Tuesday, April 6, 2010

Interview with Lars Rood, part I

Lars Rood, in addition to having an unbelievably cool name, is a veteran youth minister who currently serves as Lead Youth Minister at Highland Park Presbyterian Church in Dallas. He has degrees from Fuller Seminary and George Fox Seminary, and has also served in youth ministry at several large churches on the west coast. He is nearing the completion of the dreaded and wonderful ordination process of the PCUSA.  You can find him over at www.larsrood.com where he blogs regularly, and he's also working on a book for Zondervan on finding resources for youth ministries.

Lars told me in an email that he loves working with youth, loves the church he serves, but on many Sunday afternoons he requires a 2 hour nap because he is so drained from a full morning of teaching and socializing. In other words, he is very gifted, very dedicated, introvert.  What follows is part I of an interview I conducted with him about what it's like to be an introvert in a typically extroverted profession, perhaps even the ministry that most exalts extroversion.  

Adam:  I've seen dozens of youth pastor job descriptions that use words like "dynamic," "energetic," and "charismatic" to describe the person they're looking for. Do you think that churches consider extroverts to be the "ideal" youth pastors?  

Lars: I think Churches, students and families generally think that extroverts are the best fit for a youth pastor.  It’s part of the deal in youth ministry that there is a perception that the “fun, outgoing, good-looking, gregarious” youth pastor is the one that is “attractional” to kids and therefore that’s the stereotypical model.  Generally too the baseline indicator in the “health” of the youth ministry is whether or not students “connect” with the Youth Pastor and that is almost always indicated by the youth pastor having a dynamic extroverted personality. I don’t believe this is a good or even a true indicator but it is the case.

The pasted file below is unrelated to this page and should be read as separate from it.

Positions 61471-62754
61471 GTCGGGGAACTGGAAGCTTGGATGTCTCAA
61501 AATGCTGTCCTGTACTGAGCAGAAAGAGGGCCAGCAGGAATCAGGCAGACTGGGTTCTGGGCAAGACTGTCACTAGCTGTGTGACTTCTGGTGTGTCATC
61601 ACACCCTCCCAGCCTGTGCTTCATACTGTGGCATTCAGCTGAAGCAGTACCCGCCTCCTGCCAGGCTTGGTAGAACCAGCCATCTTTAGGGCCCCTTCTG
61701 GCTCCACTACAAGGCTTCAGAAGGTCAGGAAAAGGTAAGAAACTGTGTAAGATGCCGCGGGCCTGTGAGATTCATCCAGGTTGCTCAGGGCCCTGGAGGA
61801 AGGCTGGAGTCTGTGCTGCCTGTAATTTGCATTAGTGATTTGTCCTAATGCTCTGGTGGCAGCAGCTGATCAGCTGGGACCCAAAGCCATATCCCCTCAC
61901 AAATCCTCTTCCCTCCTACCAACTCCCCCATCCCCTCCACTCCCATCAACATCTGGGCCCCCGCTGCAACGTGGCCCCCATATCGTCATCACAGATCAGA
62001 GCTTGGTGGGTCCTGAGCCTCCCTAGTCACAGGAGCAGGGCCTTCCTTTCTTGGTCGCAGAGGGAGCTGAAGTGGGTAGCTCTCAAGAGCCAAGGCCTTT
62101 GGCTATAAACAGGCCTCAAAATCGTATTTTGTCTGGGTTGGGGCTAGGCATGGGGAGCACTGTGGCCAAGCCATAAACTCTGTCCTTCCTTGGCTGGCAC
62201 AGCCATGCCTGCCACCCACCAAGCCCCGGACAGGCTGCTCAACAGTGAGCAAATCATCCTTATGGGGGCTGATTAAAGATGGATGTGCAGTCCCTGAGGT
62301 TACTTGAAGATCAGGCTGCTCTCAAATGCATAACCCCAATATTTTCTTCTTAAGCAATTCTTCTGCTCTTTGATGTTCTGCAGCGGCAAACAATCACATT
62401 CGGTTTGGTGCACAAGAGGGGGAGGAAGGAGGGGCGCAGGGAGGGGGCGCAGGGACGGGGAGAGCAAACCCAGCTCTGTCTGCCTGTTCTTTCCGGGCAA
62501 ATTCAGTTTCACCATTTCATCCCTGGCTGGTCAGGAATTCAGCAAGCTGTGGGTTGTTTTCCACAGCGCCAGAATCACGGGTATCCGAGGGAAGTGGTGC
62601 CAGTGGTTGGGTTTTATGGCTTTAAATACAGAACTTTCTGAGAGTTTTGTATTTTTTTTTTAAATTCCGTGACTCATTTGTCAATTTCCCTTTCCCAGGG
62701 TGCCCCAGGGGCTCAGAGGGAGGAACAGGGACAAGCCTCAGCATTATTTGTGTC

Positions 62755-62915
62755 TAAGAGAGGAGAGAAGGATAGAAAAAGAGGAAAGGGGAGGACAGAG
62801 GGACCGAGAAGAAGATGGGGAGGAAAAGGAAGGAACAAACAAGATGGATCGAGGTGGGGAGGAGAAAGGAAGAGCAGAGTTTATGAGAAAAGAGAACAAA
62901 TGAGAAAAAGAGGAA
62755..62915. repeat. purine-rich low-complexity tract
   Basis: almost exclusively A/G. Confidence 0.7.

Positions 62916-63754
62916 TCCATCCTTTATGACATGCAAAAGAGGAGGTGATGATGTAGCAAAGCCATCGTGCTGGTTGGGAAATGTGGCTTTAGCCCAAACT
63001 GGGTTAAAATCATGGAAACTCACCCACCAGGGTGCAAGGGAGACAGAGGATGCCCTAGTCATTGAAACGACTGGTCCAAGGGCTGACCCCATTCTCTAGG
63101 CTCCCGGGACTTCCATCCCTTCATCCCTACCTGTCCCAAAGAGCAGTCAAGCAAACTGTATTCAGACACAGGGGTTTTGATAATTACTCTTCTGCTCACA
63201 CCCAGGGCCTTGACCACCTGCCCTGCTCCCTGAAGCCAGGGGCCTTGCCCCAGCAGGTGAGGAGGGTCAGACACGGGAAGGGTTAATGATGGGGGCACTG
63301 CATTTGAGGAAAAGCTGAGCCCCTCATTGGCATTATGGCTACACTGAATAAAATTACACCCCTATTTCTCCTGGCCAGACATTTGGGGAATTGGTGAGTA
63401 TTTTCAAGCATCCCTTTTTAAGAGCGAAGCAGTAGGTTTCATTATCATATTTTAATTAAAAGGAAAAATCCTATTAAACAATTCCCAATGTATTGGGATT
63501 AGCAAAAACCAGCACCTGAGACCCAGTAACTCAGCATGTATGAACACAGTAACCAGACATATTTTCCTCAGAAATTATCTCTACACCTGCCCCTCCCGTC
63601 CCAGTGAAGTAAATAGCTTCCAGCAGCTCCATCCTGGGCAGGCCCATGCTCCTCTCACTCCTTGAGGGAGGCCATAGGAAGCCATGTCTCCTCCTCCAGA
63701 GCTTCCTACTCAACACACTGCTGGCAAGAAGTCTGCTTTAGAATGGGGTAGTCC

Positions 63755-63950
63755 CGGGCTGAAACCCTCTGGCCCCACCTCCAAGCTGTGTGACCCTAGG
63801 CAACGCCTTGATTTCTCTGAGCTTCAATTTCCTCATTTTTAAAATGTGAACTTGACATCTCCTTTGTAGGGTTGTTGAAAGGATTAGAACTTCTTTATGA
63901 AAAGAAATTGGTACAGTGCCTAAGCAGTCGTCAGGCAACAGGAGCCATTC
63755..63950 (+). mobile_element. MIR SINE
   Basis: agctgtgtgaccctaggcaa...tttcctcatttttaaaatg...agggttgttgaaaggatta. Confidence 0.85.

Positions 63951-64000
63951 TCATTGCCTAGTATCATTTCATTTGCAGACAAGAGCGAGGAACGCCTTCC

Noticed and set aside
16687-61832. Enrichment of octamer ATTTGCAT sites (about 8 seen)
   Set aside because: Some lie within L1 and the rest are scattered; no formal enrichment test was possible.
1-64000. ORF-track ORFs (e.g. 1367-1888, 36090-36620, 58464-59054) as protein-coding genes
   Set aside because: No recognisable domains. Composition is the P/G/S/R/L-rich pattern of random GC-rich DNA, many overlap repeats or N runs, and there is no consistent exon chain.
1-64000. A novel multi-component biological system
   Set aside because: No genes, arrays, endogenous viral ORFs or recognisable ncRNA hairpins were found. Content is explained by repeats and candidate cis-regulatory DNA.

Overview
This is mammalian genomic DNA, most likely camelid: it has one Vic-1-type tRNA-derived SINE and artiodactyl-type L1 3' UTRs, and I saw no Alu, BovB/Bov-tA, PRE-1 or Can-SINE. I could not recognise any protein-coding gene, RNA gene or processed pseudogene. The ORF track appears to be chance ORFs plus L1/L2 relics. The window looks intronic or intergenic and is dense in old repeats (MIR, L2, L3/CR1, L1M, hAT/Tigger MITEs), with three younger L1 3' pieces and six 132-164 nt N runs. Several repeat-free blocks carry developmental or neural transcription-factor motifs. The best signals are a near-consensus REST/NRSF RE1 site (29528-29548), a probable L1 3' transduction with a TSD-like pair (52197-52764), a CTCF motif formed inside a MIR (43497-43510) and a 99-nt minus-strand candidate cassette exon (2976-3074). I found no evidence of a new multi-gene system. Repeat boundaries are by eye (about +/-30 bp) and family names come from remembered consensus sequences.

Adam:  As an introvert in youth ministry, have you been misunderstood by students, parents, or other people involved in the ministry? 

Lars: Absolutely.  I’ve been accused of being aloof, unconnected, not caring, unreachable, not hard working and a whole host of other things.  It’s usually from someone who doesn’t really know me at all and doesn’t know how I run a youth ministry program. It’s very difficult when peoples' expectations are that you will be the superstar attractional youth minister and everything revolves around your personality and energy.  I’m 100% against the idea of anyone being a “Superstar” in youth ministry.  If your ministry is built on your personality you have got to realize that things will tank when you leave.  

Adam: I've read about a fairly new movement called contemplative youth ministry - could you explain how that differs from other forms of youth ministry, and how that movement might be advantageous for introverted youth pastors and introverted students? 

Lars: Contemplative Youth Ministry is a focus upon a deeper connection with God and with students' connection with him.  It is not a ministry form that needs a specific outgoing energetic leadership but instead relies upon a depth of experience and focused time with God.  The difference between this style of ministry and other more traditional models is that it takes the focus off the youth pastor and puts it where it should be which is on God.  It encourages more of an introspection of faith.  In my opinion it is a safer model of ministry for introverts because with this model you will generally not be forced into a role that you are uncomfortable with.   


I asked Lars two more questions, which I will post tomorrow, and check back next week for my interview with Kent Annan, introverted missionary and author of Following Jesus Through the Eye of a Needle.